Man vs Man



Here are the 8 of the best matchups that you should watch out for this indoor track season...

8. Harris vs White

The 800 field is a wild one. Most fans who follow the sport know that. Yet, with Emmanuel Korir now out of the picture, it seems like Isaiah Harris is the favorite to win it all as we enter the season. Still, the entirety of last year wasn't just about Korir and Harris. The Virginia Tech duo of Piazza and Joseph, UTEP's Michael Saruni, Robert Heppenstall of Wake Forest, and Indiana's Daniel Kuhn all put immense pressure on the top group. No one seemed to be a "lock" for the title.

The one name that seemingly went under the radar was Georgetown's Joe White. The Hoya senior got the best of Harris throughout the entire indoor track season and often threw down performances that put his name in the title conversation. White ran a 2:21 1k to upset Harris at the Nittany Lion Challenge, defeated Harris (again) at Indoor Nationals, and later pulled off a 1:45 during the outdoor season. The spring season would be a reversal of what happened during the winter. Harris would best White at the Florida Relays as well as at Outdoor Nationals.

While there may a slew of top-tier elites, Harris and White may be one of the more exciting matchups to keep an eye on as we transition into 2018.

7. Colorado State vs Colorado

It's a well known fact that the Colorado Buffaloes are one of the best collegiate distance running programs in the nation. With that in mind, we need to start giving the Colorado State Rams some love. When you look at the personal bests and the weapons that each team holds, we could see multiple exciting matchups throughout this winter season.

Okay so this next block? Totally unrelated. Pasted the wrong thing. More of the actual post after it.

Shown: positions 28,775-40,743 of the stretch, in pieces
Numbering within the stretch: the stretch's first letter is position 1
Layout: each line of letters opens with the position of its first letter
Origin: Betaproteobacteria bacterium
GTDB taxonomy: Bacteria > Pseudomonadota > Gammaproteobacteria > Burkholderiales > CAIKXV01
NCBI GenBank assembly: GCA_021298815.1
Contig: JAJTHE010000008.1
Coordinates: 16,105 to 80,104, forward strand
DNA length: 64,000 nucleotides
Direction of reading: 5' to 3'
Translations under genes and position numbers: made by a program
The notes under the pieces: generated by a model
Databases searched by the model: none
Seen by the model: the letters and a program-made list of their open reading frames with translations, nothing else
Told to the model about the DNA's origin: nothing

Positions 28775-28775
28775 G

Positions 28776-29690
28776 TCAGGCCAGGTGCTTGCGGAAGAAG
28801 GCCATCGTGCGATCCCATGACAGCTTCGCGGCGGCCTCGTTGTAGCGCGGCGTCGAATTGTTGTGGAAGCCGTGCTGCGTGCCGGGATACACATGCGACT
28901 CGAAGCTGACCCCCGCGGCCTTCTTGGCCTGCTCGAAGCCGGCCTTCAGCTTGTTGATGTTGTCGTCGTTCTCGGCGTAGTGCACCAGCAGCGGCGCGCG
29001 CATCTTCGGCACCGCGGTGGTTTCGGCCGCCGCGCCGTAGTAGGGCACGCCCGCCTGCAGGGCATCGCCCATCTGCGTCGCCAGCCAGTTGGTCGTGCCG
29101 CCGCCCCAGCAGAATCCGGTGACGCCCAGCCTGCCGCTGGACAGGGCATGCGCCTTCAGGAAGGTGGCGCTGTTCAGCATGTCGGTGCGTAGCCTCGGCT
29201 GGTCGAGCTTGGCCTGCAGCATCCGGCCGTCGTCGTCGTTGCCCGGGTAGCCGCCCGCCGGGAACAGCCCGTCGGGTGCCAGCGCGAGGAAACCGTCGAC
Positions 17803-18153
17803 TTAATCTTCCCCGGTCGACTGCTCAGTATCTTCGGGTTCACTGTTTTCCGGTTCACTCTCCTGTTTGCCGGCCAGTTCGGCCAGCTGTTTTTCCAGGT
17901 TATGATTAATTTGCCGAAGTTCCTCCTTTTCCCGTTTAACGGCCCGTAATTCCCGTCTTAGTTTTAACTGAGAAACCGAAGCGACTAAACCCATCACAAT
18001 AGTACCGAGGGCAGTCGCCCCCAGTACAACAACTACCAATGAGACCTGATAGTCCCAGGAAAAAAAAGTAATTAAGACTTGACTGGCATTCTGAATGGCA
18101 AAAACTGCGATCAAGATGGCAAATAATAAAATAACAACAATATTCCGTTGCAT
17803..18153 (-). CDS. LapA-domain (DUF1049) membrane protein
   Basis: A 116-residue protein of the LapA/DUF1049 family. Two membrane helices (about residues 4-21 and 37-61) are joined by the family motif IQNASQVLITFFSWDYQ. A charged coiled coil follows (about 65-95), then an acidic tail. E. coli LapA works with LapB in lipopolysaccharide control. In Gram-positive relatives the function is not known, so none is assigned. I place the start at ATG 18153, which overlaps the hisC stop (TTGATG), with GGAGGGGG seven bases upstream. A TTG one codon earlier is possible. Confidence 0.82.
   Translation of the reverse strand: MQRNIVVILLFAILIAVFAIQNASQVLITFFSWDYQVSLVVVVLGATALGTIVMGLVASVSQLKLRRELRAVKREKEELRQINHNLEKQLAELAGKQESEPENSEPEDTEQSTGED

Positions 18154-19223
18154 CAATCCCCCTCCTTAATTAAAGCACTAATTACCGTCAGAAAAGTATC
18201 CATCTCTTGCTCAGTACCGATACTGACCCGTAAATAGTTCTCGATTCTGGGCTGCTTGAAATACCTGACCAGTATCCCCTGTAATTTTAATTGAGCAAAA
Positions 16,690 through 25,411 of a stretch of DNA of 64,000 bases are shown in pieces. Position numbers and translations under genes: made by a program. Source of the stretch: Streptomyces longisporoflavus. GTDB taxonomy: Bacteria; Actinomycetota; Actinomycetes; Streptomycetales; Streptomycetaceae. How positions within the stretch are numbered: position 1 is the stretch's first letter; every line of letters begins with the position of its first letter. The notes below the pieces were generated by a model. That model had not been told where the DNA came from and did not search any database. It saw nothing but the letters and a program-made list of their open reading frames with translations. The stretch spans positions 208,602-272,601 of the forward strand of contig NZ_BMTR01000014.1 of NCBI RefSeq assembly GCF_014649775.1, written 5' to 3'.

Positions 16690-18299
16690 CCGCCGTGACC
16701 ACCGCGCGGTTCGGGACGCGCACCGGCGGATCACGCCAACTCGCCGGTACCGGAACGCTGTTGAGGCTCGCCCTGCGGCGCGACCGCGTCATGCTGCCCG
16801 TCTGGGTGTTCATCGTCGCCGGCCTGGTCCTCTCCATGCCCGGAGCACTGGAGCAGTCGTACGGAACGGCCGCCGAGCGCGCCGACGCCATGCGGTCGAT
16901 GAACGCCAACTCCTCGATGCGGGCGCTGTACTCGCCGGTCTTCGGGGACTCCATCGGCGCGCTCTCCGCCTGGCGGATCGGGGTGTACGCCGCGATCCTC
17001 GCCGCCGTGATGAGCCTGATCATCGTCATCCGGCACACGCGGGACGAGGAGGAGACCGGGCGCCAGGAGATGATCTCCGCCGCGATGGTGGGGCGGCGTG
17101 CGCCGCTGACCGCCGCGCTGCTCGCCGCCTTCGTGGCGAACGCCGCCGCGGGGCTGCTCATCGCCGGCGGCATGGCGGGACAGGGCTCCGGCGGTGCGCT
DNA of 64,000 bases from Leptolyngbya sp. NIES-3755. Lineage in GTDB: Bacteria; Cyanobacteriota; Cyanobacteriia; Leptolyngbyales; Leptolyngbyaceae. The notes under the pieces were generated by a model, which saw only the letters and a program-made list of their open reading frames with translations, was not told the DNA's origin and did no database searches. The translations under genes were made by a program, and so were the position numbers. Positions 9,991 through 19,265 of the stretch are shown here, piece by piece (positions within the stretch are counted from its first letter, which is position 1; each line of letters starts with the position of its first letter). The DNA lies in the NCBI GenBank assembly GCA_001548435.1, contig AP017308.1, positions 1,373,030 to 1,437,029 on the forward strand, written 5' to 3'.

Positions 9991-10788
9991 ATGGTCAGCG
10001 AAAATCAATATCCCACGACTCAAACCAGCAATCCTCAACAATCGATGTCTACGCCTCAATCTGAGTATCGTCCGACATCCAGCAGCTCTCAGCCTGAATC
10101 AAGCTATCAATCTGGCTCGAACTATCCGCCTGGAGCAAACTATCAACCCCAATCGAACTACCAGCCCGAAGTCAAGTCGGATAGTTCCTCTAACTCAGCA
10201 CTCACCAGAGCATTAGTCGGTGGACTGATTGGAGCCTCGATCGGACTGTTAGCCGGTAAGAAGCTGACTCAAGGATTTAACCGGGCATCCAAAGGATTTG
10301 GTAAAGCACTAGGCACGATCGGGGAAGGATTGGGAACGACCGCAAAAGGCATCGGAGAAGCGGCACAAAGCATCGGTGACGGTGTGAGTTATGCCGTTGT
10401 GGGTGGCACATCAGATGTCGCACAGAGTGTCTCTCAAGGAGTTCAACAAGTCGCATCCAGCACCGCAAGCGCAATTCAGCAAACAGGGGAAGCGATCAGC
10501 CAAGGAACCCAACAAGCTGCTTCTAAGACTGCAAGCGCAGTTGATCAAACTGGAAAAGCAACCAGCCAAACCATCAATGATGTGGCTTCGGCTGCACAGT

The 5k will be an interesting battle between these two teams as CSU's Jerrell Mock and Grant Fischer will look to take on Joe Klecker and John Dressel. With strong 10k PR's and indoor track personal bests of 13:44 (Mock) and 13:46 (Fischer), this Ram's duo looks like a formidable opponent for Klecker and Dressel. Then again, Dressel placed 4th in the 5k at Indoor Nationals last year. Who is going to get the edge in 2018? Will Dressel even be healthy enough to compete this winter?

If Colorado State dominates the 5k, then the Buffs will still be able to lean on their talent in the 3k. Last year, Dressel, Klecker, and Perrin all ran under 7:56 in the 3000. In fact, Colorado actually had four individuals in the top 20 when the season ended. Only Oregon had more than one individual in the top 20 last year (Cheserek and Maton).

Each team boasts some impressive talent with potential new-comers looking to step up (i.e. Eduardo Herrera). This might be one of the more underrated in-state rivalries in the nation.

6. Teare vs Herrera (vs Worley?)

This past cross country season was an exciting one for many freshmen across the nation. Cooper Teare gained national attention by leading the Oregon team as just a freshman with Matthew Maton out of commission. His 8th place finish at PAC-12's earned him PAC-12 Freshman of the Year honors over Colorado's Eduardo Herrera who was 14th at Pre-Nats and 10th PAC-12's. Of course, Herrera would later go on to finish 33rd at Nationals and earn All-American status while Teare was 44th overall. Who really deserved PAC-12 freshman award?

One name that fans of the sport are still unsure about is Sam Worley. The Texas Longhorn freshman was a stud during cross country as he led his team throughout most of the regular season. However, he was a DNF at the South Central Regional Championships and a DNS at Nationals. Is Worley healthy enough to be racing this winter? Will we even see him at all? He would be one of the very few freshmen who could push Teare under the 4-minute mile mark. Luckily, Reed Brown is training right next to Teare...

5. Scott Carpenter vs Jonathan Green